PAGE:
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Westwood Works 1903-2003

The Holdings Building - Insurance

Peter Williams remembers his time in the Secretariat;

"I joined Baker Perkins Holdings Limited on 1 October 1975, moving to Peterborough from Sheffield, where I had been working as an insurance broker. For the first two months I lived during the week in Mrs Gaulton’s digs in Northfield Road; my wife and son, who had only been born on 9 September, stayed in Sheffield until we moved into our house in Longthorpe on 5 December.

My job title was Insurance Manager. I worked in the Group Secretariat, reporting to John Hardy (JSH), the Company Secretary. He was also assisted by his deputy, John Lewis (HJL), and the legal executive, Peter Dodd (PWD). There were three secretaries: Angela Palmer (later Sewell) worked with JSH and PWD, Julie Wildman (later Pidgeon) with HJL; and the late Denise Gunn with me. The secretariat was an open, airy space. As all the filing cabinets were hidden away in cupboards, there was none of the usual clutter associated with a busy office. Each secretary had a desk in the corner near the door leading to the offices occupied by JSH, HJL and me. The empty fourth desk was by the door of the room occupied by the photocopier and telex machine. PWD occupied an office some way down the corridor. (Within a few years he left to work at Baker Perkins Limited as the company secretary.)

As I was 29, only a few years older than the secretaries, they were given special dispensation to call me Peter and refer to me as such in conversation. Otherwise all managers were always referred to and addressed as “Mr”. A year later Denise left to start a family and Miranda Turnbull (later Boughton) replaced her.

At the end of every day carbon copies of each manager’s memos and correspondence were circulated to the others. This enabled everyone to know what was going on in the group. Often something I read would cause me to take action regarding the group’s insurances.

The secretariat had a very wide range of responsibilities, including the organisation of AGMs and board meetings for the holding company and subsidiaries around the world; the issue of all group staff notices; property matters; shares and share options; agreements with banks, advisers, customers and group subsidiaries; the annual report; company registrations etc, etc.

In those pre-computer days the key to the efficiency of the Secretariat department was the “tickler card” system, which consisted of a drawer full of index cards reminding one or more of us to do something at a particular time. I seem to recall that there was a card dated 1 April 2061, relating to the expiry of a trust deed for the sports and social club – I guess that won’t be of much consequence now.

As the insurance manager I worked closely with the group’s brokers, Bartlett & Co (Northern) Limited, who were based in Leeds. Our relationship with Bartletts was such that the managing director, Bob Rattray, attended my job interview. The group’s insurance portfolio comprised the following: property, business interruption, public and product liability, employers’ liability, motor, professional indemnity, marine, contractors’ all risks, engineering, personal accident and a host of minor policies. Some policies covered all group companies worldwide, but in addition we had to ensure that overseas subsidiaries were adequately covered in respect of local insurance needs.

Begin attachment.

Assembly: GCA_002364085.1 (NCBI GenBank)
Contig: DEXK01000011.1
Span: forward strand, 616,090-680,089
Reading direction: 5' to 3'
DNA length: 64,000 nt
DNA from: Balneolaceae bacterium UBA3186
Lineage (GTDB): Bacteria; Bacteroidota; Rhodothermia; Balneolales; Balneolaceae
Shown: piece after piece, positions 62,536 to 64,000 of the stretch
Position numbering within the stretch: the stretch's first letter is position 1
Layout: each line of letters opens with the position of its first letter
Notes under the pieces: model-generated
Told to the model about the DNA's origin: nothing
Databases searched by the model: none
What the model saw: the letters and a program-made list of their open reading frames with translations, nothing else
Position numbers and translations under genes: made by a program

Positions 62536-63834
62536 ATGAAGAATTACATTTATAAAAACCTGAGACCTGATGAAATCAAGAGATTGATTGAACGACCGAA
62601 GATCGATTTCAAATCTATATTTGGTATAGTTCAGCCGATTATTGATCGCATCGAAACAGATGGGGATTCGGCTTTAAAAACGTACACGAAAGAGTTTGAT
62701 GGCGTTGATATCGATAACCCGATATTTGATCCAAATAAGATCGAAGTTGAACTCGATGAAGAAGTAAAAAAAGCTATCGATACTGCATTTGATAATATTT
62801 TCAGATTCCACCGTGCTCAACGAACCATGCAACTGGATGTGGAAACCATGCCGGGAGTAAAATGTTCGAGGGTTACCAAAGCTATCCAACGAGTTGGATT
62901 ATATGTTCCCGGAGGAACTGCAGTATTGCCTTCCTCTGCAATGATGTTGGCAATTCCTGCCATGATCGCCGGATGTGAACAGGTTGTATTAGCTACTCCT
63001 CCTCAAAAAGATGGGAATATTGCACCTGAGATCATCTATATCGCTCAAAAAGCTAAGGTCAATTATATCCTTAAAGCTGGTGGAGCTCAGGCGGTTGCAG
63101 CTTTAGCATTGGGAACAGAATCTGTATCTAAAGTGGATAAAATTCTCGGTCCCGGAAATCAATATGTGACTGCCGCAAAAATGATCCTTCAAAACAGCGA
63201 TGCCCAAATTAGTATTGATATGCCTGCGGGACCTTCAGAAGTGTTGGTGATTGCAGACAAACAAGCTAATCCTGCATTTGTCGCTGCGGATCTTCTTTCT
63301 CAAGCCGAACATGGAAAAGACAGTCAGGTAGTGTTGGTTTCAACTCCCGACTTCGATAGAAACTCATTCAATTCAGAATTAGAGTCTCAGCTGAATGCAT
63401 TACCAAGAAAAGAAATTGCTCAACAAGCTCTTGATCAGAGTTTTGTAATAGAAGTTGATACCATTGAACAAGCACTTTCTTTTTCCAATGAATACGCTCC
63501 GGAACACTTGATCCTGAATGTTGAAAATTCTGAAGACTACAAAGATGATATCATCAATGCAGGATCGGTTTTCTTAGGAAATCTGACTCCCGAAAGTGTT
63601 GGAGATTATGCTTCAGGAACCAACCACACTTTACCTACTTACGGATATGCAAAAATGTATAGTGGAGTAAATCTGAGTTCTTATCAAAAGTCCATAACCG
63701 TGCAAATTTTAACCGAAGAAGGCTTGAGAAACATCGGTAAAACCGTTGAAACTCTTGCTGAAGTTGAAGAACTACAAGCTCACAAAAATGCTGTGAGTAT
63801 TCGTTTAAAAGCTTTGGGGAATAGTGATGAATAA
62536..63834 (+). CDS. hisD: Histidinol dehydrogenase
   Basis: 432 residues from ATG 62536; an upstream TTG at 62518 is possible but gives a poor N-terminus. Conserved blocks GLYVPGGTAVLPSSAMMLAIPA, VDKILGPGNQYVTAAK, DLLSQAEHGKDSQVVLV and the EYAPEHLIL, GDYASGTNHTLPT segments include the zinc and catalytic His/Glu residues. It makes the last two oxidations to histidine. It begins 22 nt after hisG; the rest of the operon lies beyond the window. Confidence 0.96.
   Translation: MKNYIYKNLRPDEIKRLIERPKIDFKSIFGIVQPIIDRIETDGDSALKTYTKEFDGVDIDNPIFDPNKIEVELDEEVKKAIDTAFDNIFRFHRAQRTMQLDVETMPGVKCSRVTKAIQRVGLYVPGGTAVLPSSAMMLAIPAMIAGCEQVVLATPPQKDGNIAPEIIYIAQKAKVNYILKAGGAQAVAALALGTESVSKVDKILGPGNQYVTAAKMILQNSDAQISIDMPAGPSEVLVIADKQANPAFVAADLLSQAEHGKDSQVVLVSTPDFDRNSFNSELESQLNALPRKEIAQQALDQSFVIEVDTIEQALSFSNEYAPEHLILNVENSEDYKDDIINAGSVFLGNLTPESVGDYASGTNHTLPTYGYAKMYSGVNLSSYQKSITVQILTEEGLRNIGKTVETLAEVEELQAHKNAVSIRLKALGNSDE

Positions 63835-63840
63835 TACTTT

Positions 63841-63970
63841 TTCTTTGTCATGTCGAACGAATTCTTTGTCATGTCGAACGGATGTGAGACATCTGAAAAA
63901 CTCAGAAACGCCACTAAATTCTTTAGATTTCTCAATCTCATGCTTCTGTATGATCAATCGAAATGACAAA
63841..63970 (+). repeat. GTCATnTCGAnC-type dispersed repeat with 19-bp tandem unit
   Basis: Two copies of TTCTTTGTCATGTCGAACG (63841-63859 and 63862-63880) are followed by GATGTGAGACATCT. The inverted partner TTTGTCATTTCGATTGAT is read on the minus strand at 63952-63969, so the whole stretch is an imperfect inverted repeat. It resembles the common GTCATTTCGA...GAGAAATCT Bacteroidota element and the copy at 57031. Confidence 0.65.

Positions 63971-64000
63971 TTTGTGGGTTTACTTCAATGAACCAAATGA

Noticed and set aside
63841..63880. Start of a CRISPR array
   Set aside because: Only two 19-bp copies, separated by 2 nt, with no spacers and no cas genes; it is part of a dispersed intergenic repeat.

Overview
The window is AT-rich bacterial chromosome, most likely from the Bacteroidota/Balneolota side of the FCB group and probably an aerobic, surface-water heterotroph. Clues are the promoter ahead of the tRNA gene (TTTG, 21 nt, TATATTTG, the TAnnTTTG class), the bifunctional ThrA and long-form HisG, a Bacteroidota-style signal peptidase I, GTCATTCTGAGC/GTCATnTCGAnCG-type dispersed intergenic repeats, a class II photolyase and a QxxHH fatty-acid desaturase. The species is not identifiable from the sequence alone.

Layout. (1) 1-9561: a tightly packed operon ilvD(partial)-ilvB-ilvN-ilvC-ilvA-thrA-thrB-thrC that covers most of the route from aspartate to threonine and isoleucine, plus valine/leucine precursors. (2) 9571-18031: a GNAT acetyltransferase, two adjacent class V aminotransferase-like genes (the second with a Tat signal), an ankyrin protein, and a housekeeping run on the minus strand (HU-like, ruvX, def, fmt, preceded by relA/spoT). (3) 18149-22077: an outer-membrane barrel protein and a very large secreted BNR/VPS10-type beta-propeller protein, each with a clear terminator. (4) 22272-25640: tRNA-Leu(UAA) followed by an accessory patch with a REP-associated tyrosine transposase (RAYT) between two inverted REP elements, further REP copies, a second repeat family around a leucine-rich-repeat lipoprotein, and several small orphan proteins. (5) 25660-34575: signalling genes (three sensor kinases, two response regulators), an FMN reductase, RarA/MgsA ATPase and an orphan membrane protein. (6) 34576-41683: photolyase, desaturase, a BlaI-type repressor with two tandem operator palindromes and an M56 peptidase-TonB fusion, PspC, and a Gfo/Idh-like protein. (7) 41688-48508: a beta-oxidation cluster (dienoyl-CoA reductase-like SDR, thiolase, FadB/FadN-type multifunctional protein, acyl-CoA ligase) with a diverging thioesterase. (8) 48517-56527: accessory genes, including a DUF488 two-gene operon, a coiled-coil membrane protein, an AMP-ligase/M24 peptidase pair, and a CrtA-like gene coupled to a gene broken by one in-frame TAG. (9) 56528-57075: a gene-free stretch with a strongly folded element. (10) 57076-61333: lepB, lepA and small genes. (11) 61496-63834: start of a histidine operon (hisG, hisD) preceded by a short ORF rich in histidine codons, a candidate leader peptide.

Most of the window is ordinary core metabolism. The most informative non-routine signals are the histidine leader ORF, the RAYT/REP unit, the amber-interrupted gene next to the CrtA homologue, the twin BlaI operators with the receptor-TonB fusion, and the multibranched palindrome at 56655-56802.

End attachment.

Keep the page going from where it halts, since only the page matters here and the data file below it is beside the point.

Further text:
In those days a great deal of work was necessary to keep the insurers informed of business changes – acquisitions, closures, new ventures, significant contracts (especially in the Soviet Union), etc. Whilst the management of claims was obviously an important aspect of the job, the most urgent matters always seemed to be those involving damage to company cars!

Although I spent most of my time managing the group’s insurances, I had a number of other tasks, including: the group directory; charitable donations; subscriptions to trade organisations and professional bodies; employees’ personal insurances, ordering Dun & Bradstreet reports on companies; obtaining carnets in respect of equipment taken abroad etc, etc.

The annual group directory was an enormous task: the last one, published in December 1986, contained 76 pages, with details of 48 companies, over 600 management positions and 500 home addresses. It could never be completely up to date and was often delayed to allow a new acquisition or reorganisation to be incorporated. We constantly agonised over all sorts of issues: whom to include or exclude; the order in which names appeared; how to present telephone numbers (with or without brackets around area and country codes) etc.

Although the last Baker Perkins annual report stated that the group gave £25,965 to UK charities in 1986 (out of a worldwide total of £37,103), this did not remotely hint at the amount of work that went into processing the hundreds of appeals received every year by the company. Every single one was answered, mostly by a standard letter from me. Those that warranted special attention were referred to a holding company board committee, of which I was the secretary. This committee met after every board meeting; I produced a short resume of every appeal. My abiding memory is of the time when Sir Kenneth Barrington was the chairman of this committee. His very scientific technique was to divide the appeals into “sheep” and “goats” and then decide how much we should award to the favoured ones."

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